[2] The evaluator noted that the student's overall full scale IQ score was not an accurate descriptor of the student's cognitive abilities due to the "significant 22 point discrepancy" between her extremely low verbal IQ and her borderline performance IQ (Dist. Ex. 1 at p. 3).  Additionally, the evaluator noted that the results were considered "to be an estimate, due to the lack of bilingual appropriate norms and deviations from the standard procedures, which were inherent in the translation of test materials" (id. at p. 5).  Further, the evaluator maintained that the student's performance IQ was not an accurate depiction of the student's "true non verbal, perceptual skills" (id. at p. 3).

[3] I note that the speech-language pathologist who conducted the speech-language evaluation was not a district employee, but an outside provider (Tr. pp. 139-40).

[4] The report noted that "[n]orms for the PLS-4 are based on a mono-lingual English sample and no norms are available for the bilingual population, therefore the test scores are not reported in this evaluation.  Consistent with the chancellor's regulations regarding non-discriminatory standards and in the absence of local norms, results of this evaluation should be interpreted with caution and used for comparative purposes and estimates" (Dist. Ex. 2 at p. 2).

[5] I note that the psychological evaluation does not indicate whether the evaluation was conducted in Yiddish, English or both languages.

[6] The hearing record indicates that the student's mother acted as the informant for the psychological evaluation, but it is unclear whether the student's mother was also the informant for the VABS-II (Dist. Ex. 3 at p. 1).

[7] Additionally, I note that the school psychologist who attended the June 2008 CSE meeting was the same individual who conducted the June 13, 2008 observation of the student (see Dist Exs. 5; 6 at p. 2).

[8] I note that the impartial hearing officer accepted into evidence the FNR, which consisted of one page (see Tr. p. 127; Dist. Ex. 7; IHO Decision p. 7); however, the district asserts in its answer that the FNR consisted of two pages, with the second page indicating a handwritten note from the parents stating "I do not agree to your recommendation" (Answer ¶ 51).  The hearing record does not include a second page of the FNR as the district alleges.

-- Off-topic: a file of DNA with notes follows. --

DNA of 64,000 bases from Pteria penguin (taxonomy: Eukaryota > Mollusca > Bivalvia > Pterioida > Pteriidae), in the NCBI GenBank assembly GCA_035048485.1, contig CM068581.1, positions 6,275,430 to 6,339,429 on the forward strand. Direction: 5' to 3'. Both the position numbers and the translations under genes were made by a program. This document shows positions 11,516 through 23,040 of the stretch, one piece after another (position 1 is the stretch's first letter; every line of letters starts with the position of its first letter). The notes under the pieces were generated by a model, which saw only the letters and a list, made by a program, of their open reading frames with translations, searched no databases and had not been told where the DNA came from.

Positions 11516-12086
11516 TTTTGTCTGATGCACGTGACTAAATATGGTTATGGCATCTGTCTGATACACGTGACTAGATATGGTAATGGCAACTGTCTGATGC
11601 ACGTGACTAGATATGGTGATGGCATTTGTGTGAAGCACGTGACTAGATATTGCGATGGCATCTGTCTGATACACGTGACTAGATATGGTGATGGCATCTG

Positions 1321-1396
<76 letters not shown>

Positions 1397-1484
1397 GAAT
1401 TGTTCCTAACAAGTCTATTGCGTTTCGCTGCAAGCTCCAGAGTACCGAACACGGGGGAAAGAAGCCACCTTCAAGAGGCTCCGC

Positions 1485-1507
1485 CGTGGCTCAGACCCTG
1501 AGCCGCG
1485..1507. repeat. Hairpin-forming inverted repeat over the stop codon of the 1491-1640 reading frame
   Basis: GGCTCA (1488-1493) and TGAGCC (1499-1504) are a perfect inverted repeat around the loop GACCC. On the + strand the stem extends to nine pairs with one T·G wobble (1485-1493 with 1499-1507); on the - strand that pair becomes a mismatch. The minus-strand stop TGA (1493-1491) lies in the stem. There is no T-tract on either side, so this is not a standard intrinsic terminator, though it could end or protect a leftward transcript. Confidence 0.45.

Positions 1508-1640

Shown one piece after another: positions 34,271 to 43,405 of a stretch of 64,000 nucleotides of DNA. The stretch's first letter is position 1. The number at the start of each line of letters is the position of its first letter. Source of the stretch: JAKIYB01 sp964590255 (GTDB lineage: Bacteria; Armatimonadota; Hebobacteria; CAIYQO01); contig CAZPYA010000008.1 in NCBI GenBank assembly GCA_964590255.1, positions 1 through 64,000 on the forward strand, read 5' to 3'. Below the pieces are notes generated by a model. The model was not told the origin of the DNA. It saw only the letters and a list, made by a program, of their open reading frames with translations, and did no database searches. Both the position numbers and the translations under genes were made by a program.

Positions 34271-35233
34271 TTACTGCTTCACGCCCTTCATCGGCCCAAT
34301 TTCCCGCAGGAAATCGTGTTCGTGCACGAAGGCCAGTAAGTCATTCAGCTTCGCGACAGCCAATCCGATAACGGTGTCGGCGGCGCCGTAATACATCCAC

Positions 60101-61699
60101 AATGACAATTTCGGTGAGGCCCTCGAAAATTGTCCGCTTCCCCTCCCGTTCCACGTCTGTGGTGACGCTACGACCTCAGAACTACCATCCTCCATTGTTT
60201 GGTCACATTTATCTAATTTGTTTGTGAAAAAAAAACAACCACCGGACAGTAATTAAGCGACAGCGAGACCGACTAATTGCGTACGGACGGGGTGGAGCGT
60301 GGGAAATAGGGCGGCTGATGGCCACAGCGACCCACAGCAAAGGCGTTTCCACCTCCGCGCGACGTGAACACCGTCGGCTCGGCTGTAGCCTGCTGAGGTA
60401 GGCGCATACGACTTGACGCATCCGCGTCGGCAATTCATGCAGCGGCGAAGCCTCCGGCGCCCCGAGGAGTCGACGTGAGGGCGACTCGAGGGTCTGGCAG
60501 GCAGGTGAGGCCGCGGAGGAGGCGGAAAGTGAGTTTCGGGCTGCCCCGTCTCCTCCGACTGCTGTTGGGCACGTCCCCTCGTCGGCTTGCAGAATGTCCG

[9] It appears from the hearing record that the district treated the parents' July 30, 2008 letter as a request for an impartial hearing and appointed an impartial hearing officer to conduct the hearing that gave rise to this appeal.  There is no indication in the hearing record that the district challenged the sufficiency of the complaint or responded to the parents' due process complaint notice (see 34 C.F.R. § 300.508[d], [e], [f]; 8 NYCRR 200.5[i][3], [4], [5]).

[10] The district asserts in its answer that the impartial hearing officer, although summarizing the testimony, did not cite to the hearing record in violation of 8 NYCRR 200.5[j][5][v] (Answer n.5).  I note that the impartial hearing officer's decision is devoid of any specific cites to transcript pages and only references in three instances specific cites to exhibits to support her conclusions.  State regulations provide in relevant part that "[t]he decision of the impartial hearing officer shall set forth the reasons and the factual basis for the determination.  The decision shall reference the hearing record to support the findings of fact" (8 NYCRR 200.5[j][5][v]).  In order to properly reference the hearing record, pages of transcript and relevant exhibit numbers should be cited with specificity.  State regulations further require that an impartial hearing officer "render and write decisions in accordance with appropriate standard legal practice" (8 NYCRR 200.1[x][4][v]).  The impartial hearing officer is reminded to comply with State regulations, cite to relevant facts in the hearing record with specificity and provide a reasoned analysis of those facts that reference applicable law in support of her conclusions.

[11] The New York State Education Department's Office of State Review maintains a website at www.sro.nysed.gov.  The website explains in detail the appeals process and includes State Review Officer decisions since 1990.

[12] 8 NYCRR 279.12(a) states that "[t]he decision of the State Review Officer shall be based solely upon the record before the State Review Officer."

[13] The district contends that the December 2006 impartial hearing officer's order required the district to provide related services to the student from "January 1, 2007 through June 30, 2007" (Answer ¶ 29).  I note, however, that the hearing record did not reflect the time period during which the related services were provided to the student.  I, further, note that the December 2007 stipulation stated that the district provided related services to the student from January 2, 2008 through June 30, 2008 (Tr. p. 10; Parent Ex. B at pp. 2-3).

[14] I note that SETSS services were provided to the student pursuant to the December 2006 impartial hearing officer order, as well as, the December 2007 stipulation between the parents and the district (Parent Exs. A at p. 14; B at pp. 2-3).  Additionally, I note that the stipulation submitted by the parents and entered into evidence at the impartial hearing was not the entire document, but only an excerpt (Parent Ex. B).